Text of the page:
Cassia Kite’s arts training lies in painting, sculpture and education, but a few years ago she became interested in working with fiber—and a brand-new concept she calls Soundstitching.
It began with a quilt for her infant daughter, made of her father’s old work shirts. “They smelled like the farm,” she says, meaning her family’s farm in Nebraska. “My paternal grandmother played the piano, and I could remember hearing the music from inside when I was outside there. My maternal grandmother was a quilter. I wanted to try weaving the two together.”
With no musical training, Kite delved into researching sound and color. “I can read music, but it’s a different language for me,” she explains. Eventually, she developed a visual color scale for the piano—thinking of the note C as green, D as yellow, E as orange, F as red, and so on, creating octaves that ranged from lighter to darker, up and down the scale. That led to working with musicians and composers to transfer her color map-stitched pieces into notes, and then to collaborations with dance troupes and other performers in Nebraska, Missouri and St. Petersburg, who “read” her threads and colors, and then dance and perform to her unique musical tapestries.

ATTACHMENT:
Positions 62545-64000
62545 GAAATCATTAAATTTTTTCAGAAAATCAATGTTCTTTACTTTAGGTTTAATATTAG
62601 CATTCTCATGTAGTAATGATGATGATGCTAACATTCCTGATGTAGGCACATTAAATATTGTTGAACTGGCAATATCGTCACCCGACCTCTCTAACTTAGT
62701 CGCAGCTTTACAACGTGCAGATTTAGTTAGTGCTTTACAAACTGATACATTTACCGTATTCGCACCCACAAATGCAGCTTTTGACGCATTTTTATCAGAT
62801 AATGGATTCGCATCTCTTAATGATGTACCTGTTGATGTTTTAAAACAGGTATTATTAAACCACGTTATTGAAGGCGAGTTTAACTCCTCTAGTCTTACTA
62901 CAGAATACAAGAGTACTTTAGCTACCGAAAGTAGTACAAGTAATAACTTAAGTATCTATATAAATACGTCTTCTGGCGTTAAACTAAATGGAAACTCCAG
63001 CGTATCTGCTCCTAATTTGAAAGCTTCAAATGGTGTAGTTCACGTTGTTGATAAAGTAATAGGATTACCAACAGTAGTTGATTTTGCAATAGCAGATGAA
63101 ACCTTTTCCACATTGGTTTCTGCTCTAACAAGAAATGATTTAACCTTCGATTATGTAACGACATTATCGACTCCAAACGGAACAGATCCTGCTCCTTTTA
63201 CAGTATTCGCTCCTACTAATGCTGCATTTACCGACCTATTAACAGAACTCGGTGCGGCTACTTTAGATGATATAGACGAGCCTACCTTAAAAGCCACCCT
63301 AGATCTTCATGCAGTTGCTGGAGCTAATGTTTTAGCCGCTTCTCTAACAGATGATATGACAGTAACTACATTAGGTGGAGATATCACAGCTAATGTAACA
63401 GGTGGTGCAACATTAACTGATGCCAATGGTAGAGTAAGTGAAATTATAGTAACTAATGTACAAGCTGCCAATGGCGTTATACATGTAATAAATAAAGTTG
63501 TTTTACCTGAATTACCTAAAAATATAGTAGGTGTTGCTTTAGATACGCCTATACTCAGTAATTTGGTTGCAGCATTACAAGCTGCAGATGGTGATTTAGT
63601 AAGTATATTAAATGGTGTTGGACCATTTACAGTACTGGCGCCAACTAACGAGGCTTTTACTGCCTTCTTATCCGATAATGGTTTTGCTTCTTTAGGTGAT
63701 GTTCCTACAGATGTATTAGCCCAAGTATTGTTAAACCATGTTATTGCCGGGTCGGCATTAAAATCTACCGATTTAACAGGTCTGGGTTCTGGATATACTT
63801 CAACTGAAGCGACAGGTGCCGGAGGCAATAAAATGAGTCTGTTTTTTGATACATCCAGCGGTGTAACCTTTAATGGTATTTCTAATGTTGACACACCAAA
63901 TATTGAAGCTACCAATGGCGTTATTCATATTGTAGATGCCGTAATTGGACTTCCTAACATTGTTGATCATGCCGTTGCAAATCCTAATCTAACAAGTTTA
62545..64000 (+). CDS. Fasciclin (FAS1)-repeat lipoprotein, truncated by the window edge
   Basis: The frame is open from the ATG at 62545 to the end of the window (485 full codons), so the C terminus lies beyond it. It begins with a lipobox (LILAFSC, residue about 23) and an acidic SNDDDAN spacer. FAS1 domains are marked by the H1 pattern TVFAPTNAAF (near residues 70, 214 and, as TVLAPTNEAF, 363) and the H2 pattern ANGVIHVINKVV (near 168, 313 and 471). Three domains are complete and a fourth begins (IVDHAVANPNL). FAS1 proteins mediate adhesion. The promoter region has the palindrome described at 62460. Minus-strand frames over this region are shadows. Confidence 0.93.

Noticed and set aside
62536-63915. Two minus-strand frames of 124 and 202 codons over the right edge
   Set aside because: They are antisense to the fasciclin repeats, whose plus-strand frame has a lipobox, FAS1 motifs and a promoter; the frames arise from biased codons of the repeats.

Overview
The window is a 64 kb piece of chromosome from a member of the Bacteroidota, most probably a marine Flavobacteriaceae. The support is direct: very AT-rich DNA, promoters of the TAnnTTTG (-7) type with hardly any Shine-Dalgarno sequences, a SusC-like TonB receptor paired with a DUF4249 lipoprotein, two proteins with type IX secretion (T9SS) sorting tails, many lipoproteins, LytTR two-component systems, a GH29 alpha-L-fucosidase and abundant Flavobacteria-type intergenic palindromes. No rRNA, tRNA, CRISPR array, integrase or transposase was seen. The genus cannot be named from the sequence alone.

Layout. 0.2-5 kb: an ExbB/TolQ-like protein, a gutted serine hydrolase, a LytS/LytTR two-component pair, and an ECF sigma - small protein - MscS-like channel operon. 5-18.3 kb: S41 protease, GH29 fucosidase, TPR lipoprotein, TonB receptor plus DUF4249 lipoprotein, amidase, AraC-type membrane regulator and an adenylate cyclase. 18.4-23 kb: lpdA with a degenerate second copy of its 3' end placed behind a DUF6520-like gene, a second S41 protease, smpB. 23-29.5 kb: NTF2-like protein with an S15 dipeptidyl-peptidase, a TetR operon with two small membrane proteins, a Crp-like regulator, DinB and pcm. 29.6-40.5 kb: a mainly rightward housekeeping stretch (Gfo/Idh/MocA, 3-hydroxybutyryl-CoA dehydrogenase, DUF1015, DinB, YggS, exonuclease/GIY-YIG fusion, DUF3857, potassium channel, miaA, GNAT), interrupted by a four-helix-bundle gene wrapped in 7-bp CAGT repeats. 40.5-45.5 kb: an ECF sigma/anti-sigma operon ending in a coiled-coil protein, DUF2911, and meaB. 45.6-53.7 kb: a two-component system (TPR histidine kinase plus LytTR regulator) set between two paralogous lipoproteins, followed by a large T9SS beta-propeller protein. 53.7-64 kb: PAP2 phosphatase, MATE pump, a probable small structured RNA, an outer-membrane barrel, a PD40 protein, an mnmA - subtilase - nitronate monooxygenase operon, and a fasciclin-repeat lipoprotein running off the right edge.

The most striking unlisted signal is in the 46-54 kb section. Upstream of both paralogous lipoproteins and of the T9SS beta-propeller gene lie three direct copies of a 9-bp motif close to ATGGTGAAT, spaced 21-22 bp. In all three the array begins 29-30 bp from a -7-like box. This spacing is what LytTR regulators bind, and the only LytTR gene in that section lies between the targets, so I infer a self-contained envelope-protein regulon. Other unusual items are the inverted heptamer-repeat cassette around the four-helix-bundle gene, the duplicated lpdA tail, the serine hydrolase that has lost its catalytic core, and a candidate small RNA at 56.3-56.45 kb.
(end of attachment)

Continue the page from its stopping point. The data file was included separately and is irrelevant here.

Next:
Now, she’s working on Soundstitching projects closer to home. A few months ago, she began stitching roses from Mable’s garden at The Ringling, where she hopes to eventually see a related performance take place. “I’d like to stitch the C’a d’Zan, too,” she says. “Those stained glass windows would be wonderful.”